Archives for posts with tag: Software

I was talking to a friend of mine the other day, and he was talking about his latest sales opportunity with a big multi-national company. How did they find you, I asked, since his business is quite niche. On Google, he answered. Who’s the customer, I asked. Google, he said.

Now, admittedly, everyone uses Google to find stuff, but this is Google using their own stuff, and it got me thinking about software generally, and those companies that are in the position of using their own software in their daily work.

I’ve worked for a few companies who are in the position of using their own software, and the double-edge sword is this: no-one uses your software more than you, and no-one is using more of your software, in the sense of its full functionality. No-one is using the stuff better than you. You’re designing it, building it, testing it, supporting it, but you’re also a user of it – a consumer of it – yourself too.

It’s useful to remind ourselves in this position that it’s our familiarity with our own stuff that brings this knowledge, so our job is to get our customers using so much of our software, so much of the time, that they approach the same level of familiarity as us and derive the same benefits. After all, with all the different types of software in any business, how much of the full functionality do we usually use? 10%? Less?

It pays us to regularly ask our best customers how they’re using our software too, since they can give us insights and shortcuts about our own stuff that we never knew.

The more of something we use, and the more we use it, the more value we derive.

What do you understand by the term ‘product roadmap’? There are lots of definitions, some narrow and some broad, some internally focused and some market- or customer-focused. And how detailed should a product roadmap be? Should it pin your detailed colours to the mast, or should it be high level, allowing you room for manoeuvre?

I think that over time B2B customers have become somewhat desensitised towards product roadmaps. This is especially true in the software industry where the sheer complexity and number of moving parts, combined with the influences of individual customers, conspire to make roadmap projections aspirational at best and at worst downright misleading and fictional.

The pressures on the business in a dynamic landscape are changing all the time, and I’ve seen businesses where products or product enhancements have arrived 2 or 3 years after they were advertised to come on stream.

But back to product roadmap definitions. The one I use when asked this question defines a product roadmap as a plan of product or platform developments, delivered through a release mechanism – which could be a few or several times a year – through properly managed projects and programmes. After all, you’ve got to be sure that all the parts of the business can fulfil their element of the whole product solution. In other words, the roadmap should really be about when new releases are delivery ready, not sales ready. By all means seed the market, and build the demand to allow for the natural lag of a sales cycle, but publish your roadmap based around genuine availability.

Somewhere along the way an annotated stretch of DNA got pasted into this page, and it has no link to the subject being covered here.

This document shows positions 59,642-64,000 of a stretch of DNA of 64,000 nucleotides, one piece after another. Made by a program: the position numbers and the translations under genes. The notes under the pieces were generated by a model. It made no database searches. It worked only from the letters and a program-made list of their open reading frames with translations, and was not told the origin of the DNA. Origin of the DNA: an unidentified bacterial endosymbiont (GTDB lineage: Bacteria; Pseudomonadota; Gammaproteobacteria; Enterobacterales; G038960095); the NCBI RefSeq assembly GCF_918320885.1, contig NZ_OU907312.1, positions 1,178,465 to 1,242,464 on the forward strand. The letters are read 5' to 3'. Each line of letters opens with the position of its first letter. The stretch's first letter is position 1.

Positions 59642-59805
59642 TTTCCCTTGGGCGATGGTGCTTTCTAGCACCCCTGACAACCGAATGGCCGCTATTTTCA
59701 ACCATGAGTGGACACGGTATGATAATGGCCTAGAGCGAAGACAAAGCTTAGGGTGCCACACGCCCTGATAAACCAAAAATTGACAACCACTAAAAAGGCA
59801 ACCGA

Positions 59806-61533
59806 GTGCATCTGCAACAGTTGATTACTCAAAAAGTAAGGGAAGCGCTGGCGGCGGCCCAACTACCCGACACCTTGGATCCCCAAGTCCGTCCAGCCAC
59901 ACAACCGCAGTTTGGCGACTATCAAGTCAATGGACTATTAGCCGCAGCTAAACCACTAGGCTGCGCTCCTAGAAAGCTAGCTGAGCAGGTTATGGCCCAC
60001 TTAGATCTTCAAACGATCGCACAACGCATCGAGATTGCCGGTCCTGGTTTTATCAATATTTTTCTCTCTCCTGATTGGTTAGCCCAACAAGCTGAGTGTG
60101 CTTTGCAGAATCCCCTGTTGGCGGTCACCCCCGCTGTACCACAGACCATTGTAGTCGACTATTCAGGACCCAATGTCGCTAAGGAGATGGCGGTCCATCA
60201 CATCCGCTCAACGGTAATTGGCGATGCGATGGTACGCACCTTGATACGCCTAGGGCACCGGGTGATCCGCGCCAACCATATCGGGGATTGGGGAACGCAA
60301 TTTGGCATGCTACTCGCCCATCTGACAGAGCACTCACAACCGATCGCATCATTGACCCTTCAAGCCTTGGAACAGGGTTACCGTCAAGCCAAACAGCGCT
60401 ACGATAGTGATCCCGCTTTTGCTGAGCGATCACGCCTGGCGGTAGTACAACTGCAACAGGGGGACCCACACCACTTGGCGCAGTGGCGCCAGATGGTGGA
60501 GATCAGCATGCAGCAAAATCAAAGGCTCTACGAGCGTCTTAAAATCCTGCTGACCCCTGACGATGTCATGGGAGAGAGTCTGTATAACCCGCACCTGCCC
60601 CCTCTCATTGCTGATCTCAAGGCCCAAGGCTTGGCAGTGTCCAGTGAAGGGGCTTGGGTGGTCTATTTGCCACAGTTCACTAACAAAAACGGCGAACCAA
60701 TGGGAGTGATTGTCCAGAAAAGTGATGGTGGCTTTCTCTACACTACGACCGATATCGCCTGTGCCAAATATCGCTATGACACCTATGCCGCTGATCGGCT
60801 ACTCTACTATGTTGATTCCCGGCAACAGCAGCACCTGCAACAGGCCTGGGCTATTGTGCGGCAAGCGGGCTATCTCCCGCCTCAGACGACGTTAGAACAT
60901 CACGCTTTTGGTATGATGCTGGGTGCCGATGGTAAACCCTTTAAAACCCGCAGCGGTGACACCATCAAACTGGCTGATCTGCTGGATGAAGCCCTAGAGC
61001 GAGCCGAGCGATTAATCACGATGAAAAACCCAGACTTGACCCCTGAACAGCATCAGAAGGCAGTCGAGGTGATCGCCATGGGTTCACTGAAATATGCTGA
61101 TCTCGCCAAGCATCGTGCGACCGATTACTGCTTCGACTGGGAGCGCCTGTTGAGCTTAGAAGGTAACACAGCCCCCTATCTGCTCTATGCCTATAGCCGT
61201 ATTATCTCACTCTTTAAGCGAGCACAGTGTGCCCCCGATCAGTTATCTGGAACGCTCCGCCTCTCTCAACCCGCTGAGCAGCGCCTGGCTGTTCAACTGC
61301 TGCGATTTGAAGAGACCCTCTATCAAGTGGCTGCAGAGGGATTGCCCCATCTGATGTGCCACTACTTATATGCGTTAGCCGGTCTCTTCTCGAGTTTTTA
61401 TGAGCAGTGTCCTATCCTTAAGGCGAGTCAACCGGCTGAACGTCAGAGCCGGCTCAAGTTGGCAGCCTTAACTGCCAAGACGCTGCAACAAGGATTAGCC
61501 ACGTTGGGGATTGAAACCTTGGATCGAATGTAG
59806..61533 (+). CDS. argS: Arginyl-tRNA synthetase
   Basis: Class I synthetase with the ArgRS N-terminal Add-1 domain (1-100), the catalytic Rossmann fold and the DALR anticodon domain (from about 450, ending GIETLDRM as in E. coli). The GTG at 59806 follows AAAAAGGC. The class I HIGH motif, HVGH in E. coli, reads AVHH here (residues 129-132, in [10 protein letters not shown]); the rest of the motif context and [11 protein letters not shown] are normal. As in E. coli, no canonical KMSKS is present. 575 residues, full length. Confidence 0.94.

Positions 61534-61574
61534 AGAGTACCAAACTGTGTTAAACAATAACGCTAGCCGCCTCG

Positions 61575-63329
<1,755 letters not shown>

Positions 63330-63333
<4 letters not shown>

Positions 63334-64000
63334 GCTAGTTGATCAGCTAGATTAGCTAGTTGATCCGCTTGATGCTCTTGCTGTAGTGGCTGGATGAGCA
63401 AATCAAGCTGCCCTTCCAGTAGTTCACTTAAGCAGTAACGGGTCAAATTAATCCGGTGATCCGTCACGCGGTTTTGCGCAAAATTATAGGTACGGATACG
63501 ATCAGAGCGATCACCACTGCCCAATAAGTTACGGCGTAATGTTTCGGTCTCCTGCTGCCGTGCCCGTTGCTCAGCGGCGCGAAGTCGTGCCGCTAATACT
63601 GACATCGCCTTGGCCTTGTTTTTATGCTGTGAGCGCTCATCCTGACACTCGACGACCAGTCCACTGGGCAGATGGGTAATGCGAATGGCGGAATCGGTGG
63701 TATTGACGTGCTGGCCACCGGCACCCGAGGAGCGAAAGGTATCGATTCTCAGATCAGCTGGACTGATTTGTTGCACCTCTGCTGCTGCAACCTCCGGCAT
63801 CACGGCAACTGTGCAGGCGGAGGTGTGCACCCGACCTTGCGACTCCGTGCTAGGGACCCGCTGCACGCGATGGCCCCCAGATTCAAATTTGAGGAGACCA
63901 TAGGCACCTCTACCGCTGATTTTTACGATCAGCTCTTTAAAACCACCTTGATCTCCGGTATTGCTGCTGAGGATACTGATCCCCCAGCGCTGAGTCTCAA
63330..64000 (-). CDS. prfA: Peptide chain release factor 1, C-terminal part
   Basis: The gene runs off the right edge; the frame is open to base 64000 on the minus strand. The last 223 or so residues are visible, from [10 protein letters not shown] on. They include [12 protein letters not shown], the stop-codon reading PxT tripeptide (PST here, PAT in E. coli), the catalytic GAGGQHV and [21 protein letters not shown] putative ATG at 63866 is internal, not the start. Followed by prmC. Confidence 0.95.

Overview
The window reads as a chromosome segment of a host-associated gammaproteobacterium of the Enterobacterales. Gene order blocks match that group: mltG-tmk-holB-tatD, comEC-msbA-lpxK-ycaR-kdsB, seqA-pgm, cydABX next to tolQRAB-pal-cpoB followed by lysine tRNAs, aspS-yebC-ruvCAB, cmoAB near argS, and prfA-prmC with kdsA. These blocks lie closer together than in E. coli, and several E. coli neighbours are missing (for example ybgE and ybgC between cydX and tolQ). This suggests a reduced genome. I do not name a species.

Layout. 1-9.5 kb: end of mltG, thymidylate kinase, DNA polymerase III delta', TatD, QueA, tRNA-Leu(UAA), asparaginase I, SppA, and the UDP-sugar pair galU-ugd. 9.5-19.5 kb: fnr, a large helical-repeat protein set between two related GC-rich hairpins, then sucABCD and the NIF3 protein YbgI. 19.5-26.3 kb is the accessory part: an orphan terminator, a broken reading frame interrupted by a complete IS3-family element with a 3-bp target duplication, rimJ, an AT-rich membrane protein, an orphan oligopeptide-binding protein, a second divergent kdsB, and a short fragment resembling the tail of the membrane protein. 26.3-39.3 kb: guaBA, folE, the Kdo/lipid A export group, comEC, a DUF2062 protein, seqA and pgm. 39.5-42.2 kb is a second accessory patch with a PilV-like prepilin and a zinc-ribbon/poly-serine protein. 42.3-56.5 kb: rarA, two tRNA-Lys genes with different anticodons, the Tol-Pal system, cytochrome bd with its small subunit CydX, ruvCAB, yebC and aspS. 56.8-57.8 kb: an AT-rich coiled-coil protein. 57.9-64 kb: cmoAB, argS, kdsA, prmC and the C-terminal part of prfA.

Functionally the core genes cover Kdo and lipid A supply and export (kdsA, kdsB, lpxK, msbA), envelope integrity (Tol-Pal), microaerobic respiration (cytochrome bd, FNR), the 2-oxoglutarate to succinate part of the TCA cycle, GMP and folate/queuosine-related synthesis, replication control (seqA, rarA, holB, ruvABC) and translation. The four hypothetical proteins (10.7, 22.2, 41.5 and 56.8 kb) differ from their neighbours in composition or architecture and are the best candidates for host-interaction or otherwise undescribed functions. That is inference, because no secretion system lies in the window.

Customers love to see detailed roadmaps, but only if you actually can commit to the associated timings, otherwise the trust quickly evaporates. Just like in sales, you’re only as good as your last quarter. Software development never seems to build in any buffer for the inevitable bumps in the road – probably because the front of the business is pushing for the earliest possible delivery date – and when those bumps occur, it’s very hard to get back on track. That’s why I fall back on the principle of under-promise and over-deliver to customers, and pushing back to the business. The customer comes first, so I’m in favour of high level roadmap pronouncements that strike the right balance between demonstrating progress and allowing wiggle room, so you can be on time, on brief, and maybe even on budget.

When you download a new operating system, or a major upgrade to software, or even a minor update, do you ever participate in feedback? Do you ever send the coding report back to the software originators when one of your applications crashes?

Who has time to do this?

Software gets released. It has bugs in it. You, as a software originator, can’t legislate for every combination of systems and applications running together with your code on every piece of hardware. You’d be testing until Domesday.

So you either upgrade early and put up with the glitches, going onto Google to search a problem and download a patch. Or, you wait a while until the major problems have been patched and you take the release late, or a skip it and take a later point release. You’ve relied on a bunch of people who’ve had the time and inclination to contribute their feedback to make a new piece of software better for everyone.

But who has the time to do this?